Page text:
Beethoven's capital

"All these notes don't pay my needs!!"

Beethoven's work-scholarship granted by Prince Lobkowitz, Prince Kinsky and Archduke Rudolph

Thanking the patrons

Out of gratitude, Beethoven dedicated various works to his patrons. Archduke Rudolph, the youngest son of Emperor Leopold II and brother of Emperor Franz, was one of Beethoven's piano and composition students and became the composer's most important patron. He was an excellent pianist and now and then engaged in composition activities himself. Beethoven dedicated him far more pieces than anybody else. The piano sonata op. 81a (Les Adieux) intended for him illustrates the Archduke's departure, absence and return to Vienna during the war in 1809 in three movements. On the title page of the manuscript Beethoven wrote: "The Farewell, Vienna, May 4, 1809, on the departure of his Imperial Highness the revered Archduke Rudolph". Thus, the sonata can be seen as a piece of composed biography.

Prince Lobkowitz was dedicated Beethoven's new string quartet op. 74 as well as the fifth and sixth symphony (also dedicated to Count Rasumowsky). Beethoven wrote the piece in the summer and autumn of 1809 while staying in Baden close to Vienna.

Archduke Rudolph of Austria (1788-1831)
String quartet in E flat major, op. 74

While Beethoven believed that his scholarship provided him with a safe foundation to fully focus on his art and be free from all material worries, reality should soon teach him a lesson. The Napoleonic Wars devoured large sums of money. Just like during the Seven-Year War a decision was made to increase the amount of Banco-Zettel. The total circulation of bills rose from 74 million in 1797 to 1,061 million in 1811. The gap between the Banco-Zettel and the silver coins once intended for their coverage had already broadened so much that the notes could not longer be exchanged into metal money. Consequently, the Banco-Zettel continued to lose its buying power and led to a general price rise and impoverishment of large population classes.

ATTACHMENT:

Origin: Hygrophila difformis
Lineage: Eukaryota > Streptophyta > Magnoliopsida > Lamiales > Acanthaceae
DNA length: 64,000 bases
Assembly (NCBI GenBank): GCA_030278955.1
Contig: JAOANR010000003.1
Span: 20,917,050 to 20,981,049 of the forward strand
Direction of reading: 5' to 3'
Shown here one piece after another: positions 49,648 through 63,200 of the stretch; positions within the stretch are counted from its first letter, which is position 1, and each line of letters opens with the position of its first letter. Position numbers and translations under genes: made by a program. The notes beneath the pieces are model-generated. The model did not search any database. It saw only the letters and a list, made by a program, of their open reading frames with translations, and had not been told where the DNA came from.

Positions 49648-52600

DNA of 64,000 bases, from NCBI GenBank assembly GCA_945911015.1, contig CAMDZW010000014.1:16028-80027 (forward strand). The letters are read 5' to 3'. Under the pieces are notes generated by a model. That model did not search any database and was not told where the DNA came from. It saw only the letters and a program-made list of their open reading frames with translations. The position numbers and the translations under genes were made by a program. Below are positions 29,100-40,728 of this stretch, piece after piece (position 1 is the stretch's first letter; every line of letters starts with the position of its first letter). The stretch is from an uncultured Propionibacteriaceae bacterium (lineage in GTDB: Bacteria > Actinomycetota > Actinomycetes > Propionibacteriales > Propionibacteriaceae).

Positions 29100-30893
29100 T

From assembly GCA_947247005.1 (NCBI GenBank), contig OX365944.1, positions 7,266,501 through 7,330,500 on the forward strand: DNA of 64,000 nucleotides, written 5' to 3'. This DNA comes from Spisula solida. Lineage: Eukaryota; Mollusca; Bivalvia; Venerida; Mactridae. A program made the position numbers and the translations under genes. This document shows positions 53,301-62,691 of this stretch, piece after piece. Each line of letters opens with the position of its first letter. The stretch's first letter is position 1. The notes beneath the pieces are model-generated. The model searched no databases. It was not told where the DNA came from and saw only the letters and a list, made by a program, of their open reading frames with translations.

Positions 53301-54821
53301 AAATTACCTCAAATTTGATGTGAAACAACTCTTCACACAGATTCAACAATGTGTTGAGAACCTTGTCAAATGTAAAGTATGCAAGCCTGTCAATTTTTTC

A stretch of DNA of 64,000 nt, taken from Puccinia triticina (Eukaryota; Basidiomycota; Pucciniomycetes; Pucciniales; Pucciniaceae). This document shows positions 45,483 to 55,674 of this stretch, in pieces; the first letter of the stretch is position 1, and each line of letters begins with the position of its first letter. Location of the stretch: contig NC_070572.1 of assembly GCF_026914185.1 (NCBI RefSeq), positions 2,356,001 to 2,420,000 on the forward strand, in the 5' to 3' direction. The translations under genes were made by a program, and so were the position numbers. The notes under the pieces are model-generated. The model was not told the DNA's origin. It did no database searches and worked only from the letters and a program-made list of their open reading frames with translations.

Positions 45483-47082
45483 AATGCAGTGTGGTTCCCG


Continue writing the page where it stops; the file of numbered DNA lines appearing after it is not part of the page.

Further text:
Upon signing the agreement in the spring of 1809, Beethoven's annual salary of 4,000 florins in Banco-Zettel was equal to 1,620 florins in convention money (silver currency) - the salary of 600 ducats for the position at the Kassel court would have equalled 2,700 florins convention money. By August 1810, it only equalled 890 florins, in December, at the lowest exchange rate, only 416 florins.

Piano sonata in E flat major, op. 81a

Finally, the Austrian government realised that a national bankruptcy was inevitable and followed the advice of Court Chamber President Count Wallis. In 1811 all Banco-Zettel was devaluated. According to the decree of Emperor Franz I from February 20, 1811, soon called "Bankrottpatent", all circulating Banco-Zettel was to be devaluated to a fifth of its face value from March 15 on and changed into "redemption coupons" for the new "Vienna currency" (W.W.) until January 31st, 1812.
In order to reduce the loss of agreements under private law such as annuities, pensions etc. until the decree came into force the new value of these payments was calculated using the Banco-Zettel exchange rate valid when the agreement was signed. For this purpose, a table was developed. The value for March 1809 was 248, so the amount determined at the closing of the contract equalled the sum to be paid multiplied by 2.48.